In a Russian math book published in 1888, I see that Fermat, whose name today is written as Ферма, appears in the book as Фермат. He is in the book largely because of Fermat's little theorem, now called малая теорема Ферма, and this result in the book is called теорема Фермата.

None of the letters in this name were directly affected by the 1917/1918 spelling reforms, but I still suspect that that may have been the time period when the name was changed from Фермат to Ферма. The spelling Ферма changes the pronunciation of the end of the name, so I'm surprised the spelling was changed unless the т was silent in the Russian pronunciation of Фермат at that time (as it is in French today), but that would be strange.

Can anyone tell me if the Russian spelling of foreign names before the 1917/1918 spelling reforms was noticeably non-phonetic, and did part of the reforms address that issue?

2 Answers 2


Can anyone tell me if Russian spelling of foreign names before the 1917/1918 spelling reforms was noticeably non-phonetic and did part of the reforms addressed that issue?

The reform had little to do with it.

There are several conflicting principles that make a "good" transliteration:

  1. It reflects the original spelling
  2. It reflects the original pronunciation
  3. It works well with the host language phonetics
  4. It works well with the host language grammar

Greek, Latin and Hebrew names, for the most part, lend themselves well to everything except p.4. That's why most of these names use "grammar-conscious" transliteration: the stem is taken from the genitive or the accusative form, and the native declensional endings are replaced with the Russian ones: Cato > Catonis > Катон, Venus > Veneris > Венера etc. In Greek words, the diphthongs are transcribed rather than transliterated (αι > и, ευ > ев, very early, even in Glagolitic texts), but that's about it.

English and especially French names don't really work well with any of these principles. Earlier, the authors preferred to keep the original spelling and adapt the words for Russian grammar. If a person had a latinized name, all the better, the authors knew well how to deal with Latin. That's why Fermat and his friends used to be called Фермат, Невтон, Картезий, Гугений, Каркавий, Бернуллий etc.

Most loanwords of the time had to be shoehorned into Russian grammar, not just names. A large part of Russian maritime terminology was borrowed from Dutch, German and English around the early 1700s, but you'd have to squint really hard to see its origins.

Still, it was a tendency, not a rule: there are numerous examples of English and French names transcribed rather than transliterated even in the medieval literature. And later, the tendency shifted towards favoring the original pronunciation over the original spelling and dumping the requirement to work well with the Russian grammar.

It was quite a long journey, which is not completely over yet. French names succumbed first (Pushkin's Дидерот had been an obvious sensational spelling); Дисней, Чаттерлей, Гомец, Бальтазар etc. made their way well into the 1930s; Гейнц, Герберт into the 1980s; and Ганс, Генри etc. are still in use.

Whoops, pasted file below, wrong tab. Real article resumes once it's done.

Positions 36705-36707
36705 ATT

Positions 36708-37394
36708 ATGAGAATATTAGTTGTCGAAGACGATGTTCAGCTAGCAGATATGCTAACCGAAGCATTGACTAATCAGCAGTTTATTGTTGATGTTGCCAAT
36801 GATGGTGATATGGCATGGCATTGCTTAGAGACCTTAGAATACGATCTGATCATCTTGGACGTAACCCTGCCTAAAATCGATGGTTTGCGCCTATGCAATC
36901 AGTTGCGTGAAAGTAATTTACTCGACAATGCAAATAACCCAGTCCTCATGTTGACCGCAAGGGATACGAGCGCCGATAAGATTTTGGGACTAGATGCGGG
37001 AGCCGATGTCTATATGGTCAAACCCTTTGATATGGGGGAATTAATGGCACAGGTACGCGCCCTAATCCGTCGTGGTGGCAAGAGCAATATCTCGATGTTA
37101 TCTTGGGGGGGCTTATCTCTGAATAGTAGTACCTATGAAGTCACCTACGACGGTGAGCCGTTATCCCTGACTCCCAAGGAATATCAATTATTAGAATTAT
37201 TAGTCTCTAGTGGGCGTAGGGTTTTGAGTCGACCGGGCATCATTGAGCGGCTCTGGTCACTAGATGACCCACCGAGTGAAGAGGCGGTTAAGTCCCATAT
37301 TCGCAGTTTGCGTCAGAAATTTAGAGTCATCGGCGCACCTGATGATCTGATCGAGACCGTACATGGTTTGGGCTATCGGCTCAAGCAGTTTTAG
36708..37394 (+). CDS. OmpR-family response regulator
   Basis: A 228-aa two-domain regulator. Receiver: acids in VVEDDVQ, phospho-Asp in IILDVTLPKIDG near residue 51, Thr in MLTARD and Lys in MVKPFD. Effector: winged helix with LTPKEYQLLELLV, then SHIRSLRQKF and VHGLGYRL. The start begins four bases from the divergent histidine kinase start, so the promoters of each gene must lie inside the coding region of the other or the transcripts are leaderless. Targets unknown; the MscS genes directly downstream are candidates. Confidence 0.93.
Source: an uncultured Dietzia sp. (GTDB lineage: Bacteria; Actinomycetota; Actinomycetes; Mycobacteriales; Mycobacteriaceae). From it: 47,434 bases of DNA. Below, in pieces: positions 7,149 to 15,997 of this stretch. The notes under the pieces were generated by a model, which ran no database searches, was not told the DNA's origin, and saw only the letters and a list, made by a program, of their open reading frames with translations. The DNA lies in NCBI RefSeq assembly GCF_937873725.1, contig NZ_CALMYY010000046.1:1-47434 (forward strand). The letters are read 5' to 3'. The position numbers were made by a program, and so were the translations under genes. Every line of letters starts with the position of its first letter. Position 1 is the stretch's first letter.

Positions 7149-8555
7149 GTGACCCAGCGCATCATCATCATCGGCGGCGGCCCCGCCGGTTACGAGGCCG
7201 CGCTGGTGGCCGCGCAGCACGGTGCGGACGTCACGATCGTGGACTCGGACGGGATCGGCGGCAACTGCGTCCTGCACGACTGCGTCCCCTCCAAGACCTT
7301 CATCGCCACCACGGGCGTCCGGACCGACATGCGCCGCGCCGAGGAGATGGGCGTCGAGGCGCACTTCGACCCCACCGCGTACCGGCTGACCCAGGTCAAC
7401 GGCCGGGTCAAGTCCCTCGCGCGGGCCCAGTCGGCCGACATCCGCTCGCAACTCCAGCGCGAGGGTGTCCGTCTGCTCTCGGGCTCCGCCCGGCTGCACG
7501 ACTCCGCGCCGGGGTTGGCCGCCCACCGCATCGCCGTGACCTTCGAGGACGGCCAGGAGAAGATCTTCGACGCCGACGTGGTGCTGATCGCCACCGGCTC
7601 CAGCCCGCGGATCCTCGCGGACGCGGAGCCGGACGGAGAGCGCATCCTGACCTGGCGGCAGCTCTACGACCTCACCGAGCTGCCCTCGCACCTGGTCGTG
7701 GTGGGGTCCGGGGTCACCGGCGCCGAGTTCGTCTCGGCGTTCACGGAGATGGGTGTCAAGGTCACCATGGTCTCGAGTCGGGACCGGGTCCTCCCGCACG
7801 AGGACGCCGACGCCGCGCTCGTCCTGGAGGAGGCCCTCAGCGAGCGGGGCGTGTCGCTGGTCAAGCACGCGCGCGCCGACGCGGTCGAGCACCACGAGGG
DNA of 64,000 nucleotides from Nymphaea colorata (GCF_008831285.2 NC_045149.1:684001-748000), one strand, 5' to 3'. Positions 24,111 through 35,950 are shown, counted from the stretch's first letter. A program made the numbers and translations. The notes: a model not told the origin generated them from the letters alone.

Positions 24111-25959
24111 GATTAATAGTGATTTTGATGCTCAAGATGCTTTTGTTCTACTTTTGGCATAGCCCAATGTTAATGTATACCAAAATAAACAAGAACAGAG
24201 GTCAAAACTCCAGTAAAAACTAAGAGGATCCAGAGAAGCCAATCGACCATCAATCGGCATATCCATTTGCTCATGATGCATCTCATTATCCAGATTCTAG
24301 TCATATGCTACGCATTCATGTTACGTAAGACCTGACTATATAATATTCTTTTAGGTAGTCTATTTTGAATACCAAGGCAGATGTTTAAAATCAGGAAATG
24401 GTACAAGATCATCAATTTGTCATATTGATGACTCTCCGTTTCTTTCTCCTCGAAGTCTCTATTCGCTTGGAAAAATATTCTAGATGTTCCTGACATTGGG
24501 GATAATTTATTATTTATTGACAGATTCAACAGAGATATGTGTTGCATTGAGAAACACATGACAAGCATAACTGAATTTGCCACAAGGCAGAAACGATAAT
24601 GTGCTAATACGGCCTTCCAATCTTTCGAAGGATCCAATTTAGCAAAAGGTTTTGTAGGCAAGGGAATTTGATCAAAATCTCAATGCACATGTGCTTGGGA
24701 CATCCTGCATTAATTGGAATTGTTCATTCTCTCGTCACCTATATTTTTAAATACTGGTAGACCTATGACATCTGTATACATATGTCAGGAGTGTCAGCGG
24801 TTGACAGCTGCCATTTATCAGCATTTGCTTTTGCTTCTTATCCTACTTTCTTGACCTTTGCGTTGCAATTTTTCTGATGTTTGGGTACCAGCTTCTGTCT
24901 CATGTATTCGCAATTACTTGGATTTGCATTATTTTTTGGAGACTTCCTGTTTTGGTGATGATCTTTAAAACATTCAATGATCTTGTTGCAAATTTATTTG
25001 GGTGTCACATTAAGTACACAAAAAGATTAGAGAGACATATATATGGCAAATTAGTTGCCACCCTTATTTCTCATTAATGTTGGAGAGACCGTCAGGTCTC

Some names had since been converted (like Ферма, Дефо, Крузо, Бокаччо etc.); the others still use the "traditional" spelling: Вашингтон, Карлейль, Конан Дойль, Гюго and so on.

I own an Italian-Russian dictionary published in the 1930s, whose author was very vocal about properly transcribing Italian names and loanwords. According to him, адажио, сольфеджио, Бокаччио and similar had no place in Russian writing. Бокаччио has lost this battle, but адажио and сольфеджио are still around.


Well, in French the name of Pierre de Fermat is pronounced Пьер де Ферма́. And I don't actually think the change is due to any reforms in the Russian language but just to different approaches in translation. It is universally recognized that both the transliteration and transcription of names have always been widely used in translation, with a preference for transliteration. Nowadays transcription is preferred. But still there are lots of exceptions due to traditional usage, and so on and so forth.

  • In my experience, Russian usually did not change the spelling of foreign personal names once they were in the language, at least when still referring to people from an older era, with the most obvious example being the use of Г for the foreign letter H until the 19th or 20th century: Гамлет and Гитлер are still standard even though they'd have been written as Хамлет and Хитлер if they first entered Russian today, like the old Гудзон and the modern Хадсон. This is why I was surprised that Фермат changed to Ферма in reference to the same person from the 1600s.
    – KCd
    Oct 28, 2023 at 15:38
  • 1
    There are different examples, different reasons , even William was changed from Вильям to Уильям, and if Ломоносов wrote "Невтон"( Newton ) , we know him as Ньютон.
    – V.V.
    Oct 29, 2023 at 13:35
  • Thanks for the additional last name example Ньютон.
    – KCd
    Oct 29, 2023 at 16:39

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